A World of Fiction: Digital Collections and the Future of Literary History
Forthcoming in July 2018 with University of Michigan Press
Mass-digitised collections are an increasingly important part of knowledge infrastructure for literary history and the humanities generally. This book explores the requirements and possibilities of research in this context. In discovering and investigating approximately 10,000 works of extended fiction in the largest collection of mass-digitised historical newspapers internationally, it shows how data-rich approaches to literary history can revolutionise our understanding of literature in the past, including the categories and conceptual frameworks through which we perceive it.
Introduction: Questions and Opportunities for Twenty-First-Century Literary History
Chapter 1: Abstraction, Singularity, Textuality: The Equivalence of “Close” and “Distant” Reading
Chapter 2: Back to the Future: A New Scholarly Object for (Data-Rich) Literary History
Chapter 3. From World to Trove to Data: Tracing a History of Transmission
Chapter 4. Into the Unknown: Literary Anonymity and the Inscription of Reception
Chapter 5. Fictional Systems: Network Analysis and Syndication Networks
Chapter 6. “Man people woman life” / “Creek sheep cattle horses”: Influence, Distinction, and Literary Traditions
Conclusion: Whither Worlds and Data Futures
“How I Pawned My Opals” and Other Lost Fiction by Catherine Martin
(Canberra: Orbiter Press, 2017)
This book collects for the first time and restores to readers five previously lost stories by Catherine Martin: South Australian feminist, socialist, world traveler, and one of Australia’s most important nineteenth-century authors. In literary criticism of the 1890s, Martin features alongside writers such as Rolf Boldrewood, Ada Cambridge, Henry Kingsley and Catherine Helen Spence as a key figure of the emerging Australian literary tradition. As was the case for all of these nineteenth-century authors, Martin’s stories were published in newspapers. But her habit of publishing anonymously or under pseudonyms means that these stories have until now been unknown to contemporary readers, even as her major works – An Australian Girl, The Silent Sea and The Incredible Journey – have continued to be reissued, read and discussed. In collecting these stories this book enables a fuller sense of Martin’s literary career, including the strong connections between her major works, life, and newspaper fiction. It also presents nineteenth-century Australia writing that is intrinsically interesting, often humorous, and always thought-provoking.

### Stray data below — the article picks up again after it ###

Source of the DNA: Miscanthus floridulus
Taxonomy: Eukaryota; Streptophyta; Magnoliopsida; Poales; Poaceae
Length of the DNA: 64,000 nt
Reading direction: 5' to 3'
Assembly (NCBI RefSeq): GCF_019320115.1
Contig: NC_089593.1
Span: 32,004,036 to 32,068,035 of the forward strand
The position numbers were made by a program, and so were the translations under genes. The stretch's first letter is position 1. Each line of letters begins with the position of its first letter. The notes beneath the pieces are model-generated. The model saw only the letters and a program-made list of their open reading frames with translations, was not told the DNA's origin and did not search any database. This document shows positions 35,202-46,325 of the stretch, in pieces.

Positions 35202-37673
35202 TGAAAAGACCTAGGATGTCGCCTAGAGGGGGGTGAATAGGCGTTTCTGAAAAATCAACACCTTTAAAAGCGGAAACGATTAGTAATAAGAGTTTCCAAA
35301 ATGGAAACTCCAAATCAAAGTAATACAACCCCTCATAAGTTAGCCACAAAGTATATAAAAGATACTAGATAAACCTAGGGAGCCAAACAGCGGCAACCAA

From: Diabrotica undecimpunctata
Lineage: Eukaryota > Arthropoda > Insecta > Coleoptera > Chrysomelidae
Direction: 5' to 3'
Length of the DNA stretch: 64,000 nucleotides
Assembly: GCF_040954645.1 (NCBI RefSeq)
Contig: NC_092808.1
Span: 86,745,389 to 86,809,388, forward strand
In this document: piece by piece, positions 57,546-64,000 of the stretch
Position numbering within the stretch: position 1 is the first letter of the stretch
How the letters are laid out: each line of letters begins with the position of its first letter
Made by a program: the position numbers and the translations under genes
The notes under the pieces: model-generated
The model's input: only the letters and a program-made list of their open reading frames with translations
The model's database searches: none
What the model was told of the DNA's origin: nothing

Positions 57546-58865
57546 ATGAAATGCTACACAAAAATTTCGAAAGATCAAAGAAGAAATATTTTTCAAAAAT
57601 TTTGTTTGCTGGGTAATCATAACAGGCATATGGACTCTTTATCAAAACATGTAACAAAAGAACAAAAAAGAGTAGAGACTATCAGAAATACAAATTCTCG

Advancing Digital Humanities: Research, Methods, Theory
Co-edited with Paul Arthur (Palgrave Macmillan, 2014)
Advancing Digital Humanities moves beyond definition of this dynamic and fast growing field to show how its arguments, analyses, findings and theories are pioneering new directions in the humanities globally.
“Defining Digital Humanities by what it does rather than wrestling with definitions of what it is, the essays in this vibrant anthology are reports of substantive engagements with the intellectual dimensions of technological tools. Each project in this collection starts from research in a core humanities discipline – literature, history, cultural studies – and extends its question of style, authorship, influence, production and reception practices through digital means. They show how approaches once remote from humanistic inquiry – data mining, natural language processing, linked open data, and display platforms for visualization and spatial information – are now integral to the intellectual life of the humanities, building on and extending traditional approaches to reading, editing, and interpretation. An excellent volume for those new to the field as well as insiders, each of whom will take away something of value from the carefully crafted insights of these essays.” – Johanna Drucker, Breslauer Professor of Bibliography, Information Studies, UCLA
“This collection of essays is an essential travel guide for anyone who wishes to venture into the varied, complex and challenging intellectual terrain of the digital humanities. The volume moves discussion of digital humanities beyond arid debates about the definition of the field and illustrates the wider theoretical and cultural vistas that the digital humanities are opening up. This compelling collection of thought-provoking essays vividly illustrates how humanities scholars are using digital methods to refashion our cultural understanding and transform representations of knowledge across subjects ranging from Dickens to the Twittersphere. The contributors include not only some of the most distinguished international scholars in the field, but also young researchers engaged in innovative experimentation at the digital coalface, and their energy, diversity and intellectual ambition makes this volume a captivating read. Advancing Digital Humanities is a fundamental and unmissable contribution to the intellectual and theoretical formation of this importnat new area of scholarly endeavour.” – Andrew Prescott, Professor and Head, Department of Digital Humanities, King’s College London